Tory MPs call for stricter rules after news Andrew Scheer hired sister-in-law

Click to play video: 'Erin O’Toole questioned on Andrew Scheer’s decision to employ his sister-in-law' Erin O’Toole questioned on Andrew Scheer’s decision to employ his sister-in-law
WATCH: Erin O'Toole questioned on Andrew Scheer's decision to employ his sister-in-law – Nov 17, 2020

Multiple Conservative MPs are calling for a change to the conflict of interest rules for members of Parliament in the wake of revelations that former Conservative leader and sitting MP Andrew Scheer hired his sister-in-law in his office.

Scheer has since ended his sister-in-law’s employment. The Globe and Mail, which first reported the news of the hire, has also since reported that Scheer used taxpayer money to employ his own sister from 2008 to 2012.

Read more: Scheer ends sister-in-law’s employment in his office as questions swirl

When pressed on the issue on their way into caucus on Wednesday, some Conservative MPs didn’t hold back.

“It’s the right thing to not hire your in-laws,” said Conservative MP Shannon Stubbs.

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“I think probably it’s fair of Canadians to expect that elected representatives would avoid that kind of decision.”

Like all members of Parliament, Scheer is expected to abide by the Conflict of Interest Code for Members of the House of Commons. While the politicians are not allowed to hire siblings, there are no rules that bar the hiring of in-laws.

Read more: Trudeau says it was ‘unacceptable’ for Toronto MP to hire sister with public funds

In-laws are also excluded from aspects of the Code that prevent MPs from furthering their private interests or those of their families.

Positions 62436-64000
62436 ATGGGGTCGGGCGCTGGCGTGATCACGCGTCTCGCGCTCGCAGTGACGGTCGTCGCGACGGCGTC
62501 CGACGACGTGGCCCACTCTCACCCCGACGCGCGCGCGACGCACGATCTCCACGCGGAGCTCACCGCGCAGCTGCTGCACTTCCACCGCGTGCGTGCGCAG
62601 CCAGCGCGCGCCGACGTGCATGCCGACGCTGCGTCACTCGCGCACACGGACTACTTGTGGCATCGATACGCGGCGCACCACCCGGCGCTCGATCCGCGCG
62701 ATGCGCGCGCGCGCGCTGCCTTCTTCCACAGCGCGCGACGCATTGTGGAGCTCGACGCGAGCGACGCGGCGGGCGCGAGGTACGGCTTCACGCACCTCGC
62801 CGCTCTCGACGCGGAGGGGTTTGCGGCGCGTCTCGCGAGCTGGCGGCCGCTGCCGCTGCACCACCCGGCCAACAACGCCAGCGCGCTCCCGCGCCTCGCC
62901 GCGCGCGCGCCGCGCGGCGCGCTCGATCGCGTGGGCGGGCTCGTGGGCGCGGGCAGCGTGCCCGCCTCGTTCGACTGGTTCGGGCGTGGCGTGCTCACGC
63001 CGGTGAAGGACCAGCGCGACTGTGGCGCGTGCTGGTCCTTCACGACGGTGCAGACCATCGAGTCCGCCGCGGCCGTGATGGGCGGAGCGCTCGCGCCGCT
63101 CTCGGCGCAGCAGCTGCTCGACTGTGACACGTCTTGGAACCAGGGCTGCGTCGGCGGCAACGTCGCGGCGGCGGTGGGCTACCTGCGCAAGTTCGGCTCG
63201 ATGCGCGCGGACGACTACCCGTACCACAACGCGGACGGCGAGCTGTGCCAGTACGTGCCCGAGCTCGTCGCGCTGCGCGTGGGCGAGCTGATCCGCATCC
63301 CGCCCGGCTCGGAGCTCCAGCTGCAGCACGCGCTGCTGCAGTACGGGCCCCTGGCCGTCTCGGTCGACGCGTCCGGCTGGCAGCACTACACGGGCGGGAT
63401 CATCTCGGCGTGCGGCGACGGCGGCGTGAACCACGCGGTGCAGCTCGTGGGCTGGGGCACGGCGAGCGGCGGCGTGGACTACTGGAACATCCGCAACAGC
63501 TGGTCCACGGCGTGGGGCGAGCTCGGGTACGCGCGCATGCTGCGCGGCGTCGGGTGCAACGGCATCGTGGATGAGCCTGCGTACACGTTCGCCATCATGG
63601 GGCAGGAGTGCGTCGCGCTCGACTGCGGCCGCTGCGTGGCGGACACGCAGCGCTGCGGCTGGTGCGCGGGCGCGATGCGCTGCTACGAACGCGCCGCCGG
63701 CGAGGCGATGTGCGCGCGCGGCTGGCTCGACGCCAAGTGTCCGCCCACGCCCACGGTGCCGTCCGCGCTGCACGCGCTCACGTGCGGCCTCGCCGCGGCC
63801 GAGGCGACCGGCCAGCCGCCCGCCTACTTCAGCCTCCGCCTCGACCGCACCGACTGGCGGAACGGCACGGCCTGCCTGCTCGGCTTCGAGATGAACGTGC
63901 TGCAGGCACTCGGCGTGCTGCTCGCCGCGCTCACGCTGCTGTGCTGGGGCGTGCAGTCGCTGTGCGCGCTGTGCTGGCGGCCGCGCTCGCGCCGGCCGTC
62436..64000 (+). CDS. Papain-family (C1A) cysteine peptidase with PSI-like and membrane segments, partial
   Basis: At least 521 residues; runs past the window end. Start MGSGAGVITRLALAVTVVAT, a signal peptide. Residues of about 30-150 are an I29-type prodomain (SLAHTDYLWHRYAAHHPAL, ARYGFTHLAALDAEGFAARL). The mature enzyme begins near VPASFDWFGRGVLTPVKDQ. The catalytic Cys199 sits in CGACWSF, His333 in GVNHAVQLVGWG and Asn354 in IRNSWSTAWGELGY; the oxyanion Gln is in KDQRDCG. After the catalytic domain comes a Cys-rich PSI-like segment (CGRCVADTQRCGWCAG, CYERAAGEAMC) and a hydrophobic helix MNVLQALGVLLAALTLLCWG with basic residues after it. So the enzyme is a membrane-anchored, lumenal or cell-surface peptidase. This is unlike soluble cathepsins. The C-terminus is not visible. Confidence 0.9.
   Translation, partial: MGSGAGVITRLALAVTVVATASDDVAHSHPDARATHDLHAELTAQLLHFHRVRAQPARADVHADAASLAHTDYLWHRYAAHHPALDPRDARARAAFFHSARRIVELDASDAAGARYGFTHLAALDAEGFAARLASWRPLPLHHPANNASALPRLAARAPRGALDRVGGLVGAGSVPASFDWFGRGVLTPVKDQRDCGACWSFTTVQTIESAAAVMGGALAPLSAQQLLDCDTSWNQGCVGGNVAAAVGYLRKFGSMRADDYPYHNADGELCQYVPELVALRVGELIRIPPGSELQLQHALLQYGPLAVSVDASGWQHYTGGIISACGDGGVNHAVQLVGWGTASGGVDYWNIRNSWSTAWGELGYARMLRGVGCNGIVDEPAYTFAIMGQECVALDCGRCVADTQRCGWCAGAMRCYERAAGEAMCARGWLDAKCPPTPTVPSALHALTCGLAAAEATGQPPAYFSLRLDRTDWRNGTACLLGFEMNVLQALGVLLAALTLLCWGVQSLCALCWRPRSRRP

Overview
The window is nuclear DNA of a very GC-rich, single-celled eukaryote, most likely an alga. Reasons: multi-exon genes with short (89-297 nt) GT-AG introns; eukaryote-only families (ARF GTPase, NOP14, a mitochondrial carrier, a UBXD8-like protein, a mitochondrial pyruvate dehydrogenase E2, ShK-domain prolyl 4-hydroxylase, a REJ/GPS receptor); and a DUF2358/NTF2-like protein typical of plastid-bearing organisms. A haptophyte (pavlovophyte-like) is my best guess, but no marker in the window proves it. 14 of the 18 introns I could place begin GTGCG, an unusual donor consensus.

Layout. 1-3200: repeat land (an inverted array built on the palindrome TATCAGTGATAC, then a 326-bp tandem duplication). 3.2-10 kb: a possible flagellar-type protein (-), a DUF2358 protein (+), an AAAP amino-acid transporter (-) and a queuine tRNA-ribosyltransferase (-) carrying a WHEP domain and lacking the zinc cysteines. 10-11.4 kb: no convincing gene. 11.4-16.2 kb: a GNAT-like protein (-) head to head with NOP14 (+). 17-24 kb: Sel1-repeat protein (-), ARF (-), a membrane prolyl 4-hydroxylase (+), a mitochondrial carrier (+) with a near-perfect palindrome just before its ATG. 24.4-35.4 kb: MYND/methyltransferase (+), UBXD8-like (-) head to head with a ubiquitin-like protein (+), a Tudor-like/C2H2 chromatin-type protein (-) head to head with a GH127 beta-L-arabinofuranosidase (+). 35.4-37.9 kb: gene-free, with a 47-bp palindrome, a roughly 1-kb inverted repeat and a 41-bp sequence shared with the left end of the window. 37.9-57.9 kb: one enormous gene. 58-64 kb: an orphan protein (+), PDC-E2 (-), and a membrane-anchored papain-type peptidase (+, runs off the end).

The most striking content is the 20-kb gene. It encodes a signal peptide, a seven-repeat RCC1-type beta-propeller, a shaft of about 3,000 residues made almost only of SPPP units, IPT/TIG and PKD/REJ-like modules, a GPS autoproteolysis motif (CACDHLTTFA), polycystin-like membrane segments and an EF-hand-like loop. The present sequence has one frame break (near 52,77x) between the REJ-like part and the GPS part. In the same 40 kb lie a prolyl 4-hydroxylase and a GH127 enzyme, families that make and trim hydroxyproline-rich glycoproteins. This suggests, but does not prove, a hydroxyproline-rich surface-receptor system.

Stubbs said she believes those rules need to change.

“Probably, actually, the rules should change and be explicit,” Stubbs said.

Conservative MP Pierre Paul-Hus echoed the sentiment as he walked into caucus on Wednesday, noting that any gaps in the legislation that allow for the hiring of in-laws should be addressed.

“When we arrived in 2015, it was clear: you can’t hire your family. So if there’s something in the rules, we must change (them) as soon as possible because we’re not supposed to,” Paul-Hus said.

While he said he’s unsure of the party position regarding the hiring of in-laws, he said he thinks it shouldn’t be allowed.

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“I don’t think we must allow,” Paul-Hus said. “For myself, I don’t think it’s a good idea.”

Click to play video: 'Conservative MP Shannon Stubbs says rules should change over hiring of family members' Conservative MP Shannon Stubbs says rules should change over hiring of family members
Conservative MP Shannon Stubbs says rules should change over hiring of family members – Nov 18, 2020

As the fallout of the revelations continue, Liberal MP Ginette Petitpas Taylor took to Twitter on Tuesday to share her plans to ask the Board of Internal Economy — the governing body of the House of Commons — to investigate Scheer’s decision to hire his sister-in-law.

“Since the House of Commons rules against the hiring of family members were created to prevent cases of nepotism, or even the appearance of such, I would ask that this matter be reviewed by the Board at its earliest convenience,” read the statement she posted.

In the wake of that request, Conservative MP Scott Aitchison said he believes it’s “an important issue for them to talk about.”

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While he noted that he “certainly” hasn’t hired his own family members or in-laws, he said he doesn’t want to prejudge the discussions that will take place at the Board of Internal Economy meeting. The next meeting is scheduled for Thursday.

“I’ll wait and see what they come up with,” Aitchison said.

Conservative leader Erin O’Toole did not comment on the issue as he walked into caucus on Wednesday, though he said in a Tuesday press conference that he has “high expectations” for the conduct and transparency of his MPs.

“I expect my team to live up to and exceed the expectations Canadians have for us,” O’Toole said at the time.

As he left caucus on Wednesday, O’Toole once again refrained from directly commenting on the issue – but he did share the message he said he had for caucus during the meeting.

“We’re a government in waiting. We have to act like that,” O’Toole said.

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